The correlation between access inequality and social problems has been found to be as follows: the greater the access inequality in a particular region, the more and the more severe social problems in that region will be.
The children attending the creche range from different backgrounds and levels of privilege, and would carry in their emotional backpack the stress and anxiety from their home and community life. I observed the children who exhibited more withdrawn or aggressive behaviour were the ones who were in the setting from 6am to 7pm every day, due to having parents with full-time jobs. Twice, a little boy came in with bad bumps first on his head, then on his arm. When I followed this up with his parent, I was informed the child had been in an altercation in the playground. “Kids will be kids,” was the accompanying remark.
What never ceases to strike me as remarkable is the ability for acceptance we have as humans and caregivers, for the systemic mistreatment of our children. This is not, as the Stoic philosophers would advocate, out of the wisdom of accepting that which is not under our control in order to better command that which is. Our present socioeconomic condition, while arguably an inevitable consequence of the neolithic revolution, is not unchangeable, nor is it beyond our capacity to instigate necessary change. This acceptance stems from a learned hopelessness and helplessness, no doubt seeded in our own childhood, which intensifies as systemic violence is consistently reinforced across our own development.
“Nobody panics when things go according to plan, even if the plan is horrifying!” – The Joker, Dark Knight.
The cycle continues.
As the issue lays at the foundation of our culture, a suitable strategy to address its symptoms must strike at their root.
I therefore propose, in the interest of public health, a global shift from market economics to natural resource economics – in which the circulation of resources is based on the supply, demand and allocation of those resources (instead of on generating financial profit).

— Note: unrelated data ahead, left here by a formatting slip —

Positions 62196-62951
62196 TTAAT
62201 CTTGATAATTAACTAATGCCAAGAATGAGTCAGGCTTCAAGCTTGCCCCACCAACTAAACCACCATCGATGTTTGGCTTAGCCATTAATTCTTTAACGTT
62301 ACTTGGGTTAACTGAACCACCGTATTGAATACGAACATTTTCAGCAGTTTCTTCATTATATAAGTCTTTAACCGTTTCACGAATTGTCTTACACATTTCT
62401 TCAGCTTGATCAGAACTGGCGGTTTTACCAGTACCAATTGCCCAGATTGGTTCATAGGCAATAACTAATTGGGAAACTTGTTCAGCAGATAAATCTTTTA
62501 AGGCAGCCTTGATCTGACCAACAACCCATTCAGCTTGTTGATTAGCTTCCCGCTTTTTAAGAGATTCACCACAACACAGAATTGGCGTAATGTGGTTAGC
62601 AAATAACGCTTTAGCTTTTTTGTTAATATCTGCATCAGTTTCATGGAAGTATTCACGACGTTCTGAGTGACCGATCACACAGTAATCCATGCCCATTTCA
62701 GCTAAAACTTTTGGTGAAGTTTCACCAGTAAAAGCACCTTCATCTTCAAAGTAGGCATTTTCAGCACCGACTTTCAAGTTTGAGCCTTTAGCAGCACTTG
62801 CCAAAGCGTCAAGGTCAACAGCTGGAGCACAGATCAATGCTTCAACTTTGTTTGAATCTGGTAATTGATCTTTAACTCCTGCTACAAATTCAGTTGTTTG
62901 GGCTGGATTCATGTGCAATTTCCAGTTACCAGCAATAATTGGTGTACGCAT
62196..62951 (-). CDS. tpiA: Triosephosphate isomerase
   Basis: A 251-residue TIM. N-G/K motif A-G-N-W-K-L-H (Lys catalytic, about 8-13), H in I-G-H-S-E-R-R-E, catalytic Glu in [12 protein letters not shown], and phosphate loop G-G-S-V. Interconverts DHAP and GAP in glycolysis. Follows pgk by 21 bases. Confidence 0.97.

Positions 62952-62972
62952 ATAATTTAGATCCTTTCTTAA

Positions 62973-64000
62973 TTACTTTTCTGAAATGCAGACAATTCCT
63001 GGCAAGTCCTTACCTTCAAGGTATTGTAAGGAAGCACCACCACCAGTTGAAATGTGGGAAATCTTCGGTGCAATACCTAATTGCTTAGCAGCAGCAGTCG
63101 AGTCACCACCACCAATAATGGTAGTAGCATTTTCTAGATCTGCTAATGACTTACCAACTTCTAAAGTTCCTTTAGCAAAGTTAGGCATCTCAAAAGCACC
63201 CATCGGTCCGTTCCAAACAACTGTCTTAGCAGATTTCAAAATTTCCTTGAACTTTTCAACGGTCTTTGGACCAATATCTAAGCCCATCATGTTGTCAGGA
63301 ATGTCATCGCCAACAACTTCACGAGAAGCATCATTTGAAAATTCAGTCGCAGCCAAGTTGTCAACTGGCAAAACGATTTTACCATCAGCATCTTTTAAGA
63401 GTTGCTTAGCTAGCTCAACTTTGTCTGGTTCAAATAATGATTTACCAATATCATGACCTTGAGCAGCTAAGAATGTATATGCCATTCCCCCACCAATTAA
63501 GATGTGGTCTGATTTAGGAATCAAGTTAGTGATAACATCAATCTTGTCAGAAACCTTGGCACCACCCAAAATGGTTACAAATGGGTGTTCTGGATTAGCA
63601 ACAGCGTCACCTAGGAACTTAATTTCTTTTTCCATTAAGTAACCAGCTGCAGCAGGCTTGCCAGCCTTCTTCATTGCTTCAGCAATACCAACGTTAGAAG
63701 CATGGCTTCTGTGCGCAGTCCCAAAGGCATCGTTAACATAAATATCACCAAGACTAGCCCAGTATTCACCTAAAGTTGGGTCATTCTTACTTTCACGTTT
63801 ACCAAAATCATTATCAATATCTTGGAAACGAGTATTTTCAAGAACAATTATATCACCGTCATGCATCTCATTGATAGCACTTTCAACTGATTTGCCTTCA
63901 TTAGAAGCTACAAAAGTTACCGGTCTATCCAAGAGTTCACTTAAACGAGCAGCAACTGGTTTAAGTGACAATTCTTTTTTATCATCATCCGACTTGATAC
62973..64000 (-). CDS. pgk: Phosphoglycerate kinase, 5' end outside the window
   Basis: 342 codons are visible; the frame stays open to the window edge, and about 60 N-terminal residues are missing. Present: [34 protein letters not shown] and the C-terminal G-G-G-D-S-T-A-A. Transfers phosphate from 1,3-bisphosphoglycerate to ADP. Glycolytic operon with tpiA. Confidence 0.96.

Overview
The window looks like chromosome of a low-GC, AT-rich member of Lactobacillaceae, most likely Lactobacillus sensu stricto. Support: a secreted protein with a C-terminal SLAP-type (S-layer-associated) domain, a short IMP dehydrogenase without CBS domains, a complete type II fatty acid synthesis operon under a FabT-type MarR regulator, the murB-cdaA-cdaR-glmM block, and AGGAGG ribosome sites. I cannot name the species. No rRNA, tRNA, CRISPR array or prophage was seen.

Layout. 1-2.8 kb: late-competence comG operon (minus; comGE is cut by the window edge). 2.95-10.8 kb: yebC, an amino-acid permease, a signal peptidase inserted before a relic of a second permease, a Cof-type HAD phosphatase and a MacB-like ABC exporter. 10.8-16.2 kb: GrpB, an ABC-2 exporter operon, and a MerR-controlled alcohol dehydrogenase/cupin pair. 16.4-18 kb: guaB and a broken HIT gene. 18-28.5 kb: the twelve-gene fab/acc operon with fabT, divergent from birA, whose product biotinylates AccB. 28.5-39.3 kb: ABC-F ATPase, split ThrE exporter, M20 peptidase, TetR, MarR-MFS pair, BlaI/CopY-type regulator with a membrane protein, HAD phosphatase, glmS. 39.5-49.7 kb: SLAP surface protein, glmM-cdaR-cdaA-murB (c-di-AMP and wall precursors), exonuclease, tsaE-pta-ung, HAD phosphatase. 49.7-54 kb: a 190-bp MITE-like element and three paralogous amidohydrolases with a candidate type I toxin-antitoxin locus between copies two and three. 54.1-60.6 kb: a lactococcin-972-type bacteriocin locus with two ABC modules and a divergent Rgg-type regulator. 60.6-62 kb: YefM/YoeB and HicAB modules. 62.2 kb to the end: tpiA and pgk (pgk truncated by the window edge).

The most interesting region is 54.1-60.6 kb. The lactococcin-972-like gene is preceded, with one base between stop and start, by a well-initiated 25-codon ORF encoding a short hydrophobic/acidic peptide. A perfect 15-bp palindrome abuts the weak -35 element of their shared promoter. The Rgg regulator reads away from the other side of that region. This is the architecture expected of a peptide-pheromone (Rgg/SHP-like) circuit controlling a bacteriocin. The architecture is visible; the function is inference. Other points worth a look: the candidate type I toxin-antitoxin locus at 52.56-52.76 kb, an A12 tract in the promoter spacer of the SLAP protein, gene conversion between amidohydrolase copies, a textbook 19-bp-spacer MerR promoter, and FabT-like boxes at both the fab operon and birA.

Cybernating such an economic system would greatly reduce the need for mandatory labour, while facilitating communities to thrive in a state of access abundance. Proper waste disposal and recycling loops incorporated into this cybernated, natural resource economy would decrease unnecessary waste and consequential pollution, resulting in a healthier environment.
And all this lays the foundation for a cooperative culture which supports healthy attachments while rewarding empathy to flourish, empowering the family unit and childcare institutions in the wholehearted pursuit of nurturing the optimal development of children.
Joseph, P. (2017). The New Human Rights Movement. United States of America. Ben Bella Books.
Wilkinson, R. Pickett, K. (2018). The Inner Level. United Kingdom. Penguin Random House UK.
Beer, S. (1959). Cybernetics and Management. United Kingdom. English Universities Press.
Horgan-Jones, J. Childcare workers laid off by employers who still had State subsidies. https://www.irishtimes.com/news/ireland/irish-news/childcare-workers-laid-off-by-employers-who-still-had-state-subsidies-1.4218290. Thursday, April 2nd, 2020.
Nolan, C. (2008). Dark Knight. United States of America. Warner Brothers Pictures.
Brodskaya, A. The Global Redesign Institute – Redesigning the Economy to Facilitate Nonviolence. https://globaldesigninstitute.wordpress.com/2019/08/30/why-the-total-redesign-of-global-economic-system-is-necessary-and-how-it-is-technically-very-feasible/. August 30th, 2019.